Marco Verratti, for many, was and is still considered the brightest prospect in Italian Football. Serie A giants Milan and Juventus came in with offers for the young prodigy, which were seemingly deemed unimpressive by Pescara and quickly rejected. Rumors then started emanating of a new powerhouse growing increasingly interested in Verratti.
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PSG, the club from France’s capital and the very same club who had purchased Serie A superstars in Javier Pastore, Ezequiel Lavezzi and Thiago Silva among many others, entered into the fray. A tug-of-war emerged between Juventus and PSG with the latter’s willingness to splash out and match Pescara’s asking fee of €12m trumping the Serie A champion’s chances of securing Verratti’s signature. Verratti was sold and groans echoed around Italy at Juventus’ inability to rope in the 19 year old wonderkid. Another prodigious young talent was set to move to greener pastures abroad in the hope of a big club that could support him and help him fulfill his ambitions. Verratti followed in the foot-steps of Giuseppe Rossi, Fabio Borni and Davide Santon among others.
Verratti’s agent clearly expressed his frustration towards Serie A clubs’ lack of faith in young players. His words weren’t simply out of annoyance but had certain substance behind them. There has always been a growing fear that Italy maybe losing out or halting the progress of their own gifted players by investing in foreigners. These very young Serie A players are now not averse to a move on to foreign shores and who could blame them? The lack of opportunities presented to them in their very own land to flourish is a bit degrading and makes the idea of going abroad a more attractive option.
Serie A clubs often prefer loaning out their youngsters to lower league outfits where their chances of first-team action looked more viable. The player’s progress is monitored and a decision is made as to whether he returns to the club or stays out on loan. Gambling on these players isn’t an option as winning is a necessity and deploying inexperienced players is seen as a hurdle towards achieving this objective. Indeed, most Serie A teams would rather splash out money on a more experienced and proven player than take a chance up on a player coming through their very own youth ranks.
Serie A’s Financial Struggle
But with the economical struggle plaguing Serie A outfits, the time is right for a change in attitude and policy. Serie A sides are struggling from a financial point of view and the effects of which are evident in the transfer market. No longer do these very teams command the kind of attention and attraction they once did. Milan, for example, were forced to sell two of their best players in Zlatan Ibrahimovic and Thiago Silva to oil-rich PSG in a bid to balance their books. Their fellow European rivals’ superior financial capability gives them little chance of luring the biggest stars out there.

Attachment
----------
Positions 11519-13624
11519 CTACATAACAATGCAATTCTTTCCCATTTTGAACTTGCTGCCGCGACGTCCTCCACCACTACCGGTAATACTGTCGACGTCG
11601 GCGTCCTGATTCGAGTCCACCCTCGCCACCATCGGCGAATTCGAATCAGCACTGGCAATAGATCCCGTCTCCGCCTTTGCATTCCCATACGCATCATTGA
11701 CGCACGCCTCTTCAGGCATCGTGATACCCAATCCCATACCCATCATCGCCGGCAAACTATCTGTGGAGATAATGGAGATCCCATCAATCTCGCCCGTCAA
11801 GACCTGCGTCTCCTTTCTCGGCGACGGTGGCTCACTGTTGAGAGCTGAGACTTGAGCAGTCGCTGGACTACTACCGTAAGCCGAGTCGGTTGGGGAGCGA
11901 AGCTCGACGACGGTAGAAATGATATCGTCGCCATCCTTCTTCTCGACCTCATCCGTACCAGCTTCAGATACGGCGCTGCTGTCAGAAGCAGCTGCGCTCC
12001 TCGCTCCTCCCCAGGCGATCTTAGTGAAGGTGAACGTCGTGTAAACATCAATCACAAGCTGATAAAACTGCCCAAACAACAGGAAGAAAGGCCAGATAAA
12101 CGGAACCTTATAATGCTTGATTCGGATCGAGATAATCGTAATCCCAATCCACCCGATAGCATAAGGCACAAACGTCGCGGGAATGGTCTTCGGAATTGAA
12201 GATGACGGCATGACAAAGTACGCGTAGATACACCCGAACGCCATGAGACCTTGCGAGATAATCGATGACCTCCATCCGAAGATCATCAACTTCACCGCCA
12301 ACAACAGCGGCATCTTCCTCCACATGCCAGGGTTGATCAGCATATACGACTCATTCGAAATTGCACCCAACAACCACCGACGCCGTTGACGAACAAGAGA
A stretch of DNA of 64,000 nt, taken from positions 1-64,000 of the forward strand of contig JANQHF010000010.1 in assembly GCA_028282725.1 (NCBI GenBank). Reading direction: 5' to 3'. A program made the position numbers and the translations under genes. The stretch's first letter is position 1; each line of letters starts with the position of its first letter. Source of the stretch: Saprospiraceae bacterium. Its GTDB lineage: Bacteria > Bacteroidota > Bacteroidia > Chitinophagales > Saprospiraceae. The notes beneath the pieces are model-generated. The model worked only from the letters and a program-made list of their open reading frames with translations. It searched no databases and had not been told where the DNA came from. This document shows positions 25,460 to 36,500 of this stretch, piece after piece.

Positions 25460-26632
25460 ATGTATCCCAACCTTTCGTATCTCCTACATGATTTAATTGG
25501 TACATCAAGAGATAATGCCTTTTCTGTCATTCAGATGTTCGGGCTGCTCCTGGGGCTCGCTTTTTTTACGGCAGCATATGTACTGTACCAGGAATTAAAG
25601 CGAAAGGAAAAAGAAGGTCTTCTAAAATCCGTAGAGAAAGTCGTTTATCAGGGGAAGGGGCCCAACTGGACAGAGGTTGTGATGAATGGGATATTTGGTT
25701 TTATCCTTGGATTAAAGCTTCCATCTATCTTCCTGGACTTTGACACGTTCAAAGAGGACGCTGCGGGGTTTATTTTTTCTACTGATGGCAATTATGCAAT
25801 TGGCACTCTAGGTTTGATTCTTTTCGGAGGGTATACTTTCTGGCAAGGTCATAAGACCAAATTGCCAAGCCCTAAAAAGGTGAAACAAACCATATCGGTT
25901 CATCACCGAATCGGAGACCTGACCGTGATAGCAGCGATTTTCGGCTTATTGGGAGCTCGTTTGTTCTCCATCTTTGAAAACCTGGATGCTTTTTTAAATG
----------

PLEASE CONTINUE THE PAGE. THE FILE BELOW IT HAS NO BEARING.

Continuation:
These economic problems have risen due to various issues. Faulty infrastructure is often blamed for the poor attendance rate among Serie A sides. Only Juventus, due to their magnificent new Juventus Stadium managed to pull in encouraging numbers for their home games. Udinese seem set to follow in Juventus’ example with plans of a new stadium themselves and other Serie A teams should be prepared to follow suit in the hope of a successful future. Foreign investors might help resolve the various financial issues and bring with them the dawn of a new and optimistic era.
It is due to these very monetary issues that Serie A sides should turn towards the youth within the peninsula and focus more on their development. Players that have graduated from a club’s primavera cost little but their impact for the club in the long-term could be worth millions. A bit of attention towards their progress might help usher in a new and bright age for Italian Football. With a hint of trust and confidence, Italian teams may strike gold within their own territories.
The traditionally bigger sides need to stop using their youth as bargaining chips and currency but rather help them grow in the best environment possible. The focus on Italian youth is the need of the hour as they represent the future of a declining league and possibly its best hope.
Players like Lorenzo Insigne, Ciro Immobile, Luca Marrone have all shown enough promise to warrant a starting role in the future for their respective teams and indeed the national side. What they need is the backing of their coaches and an environment to help them blossom. Luis Enrique at Roma last season encouraged the influx of youth into his teams while his successor, Zdenek Zeman, is widely regarded as one of the best managers around when it comes to introducing youth players to first team action. Inter, too, have a young manager who is said to be an advocator of taking the risk of offering young players a spot in the first team.
The fact that Mattia Destro was amongst Serie A’s most sought after players perhaps is an indication that Serie A teams have realized that placing faith in one of their own is the way forward; the effects of which will prove to be fruitful not only for the club itself but also the National side. Cesare Prandelli’s act of assurance in calling up Destro, Verratti and Ogbonna in the provisional squad for Euro 2012 offers encouragement that the future of the National side is in the hands of a fearless manager and with a bit of help from his colleagues at club level, Italy and Serie A can dare to dream of a future that may resemble the glory days of the past.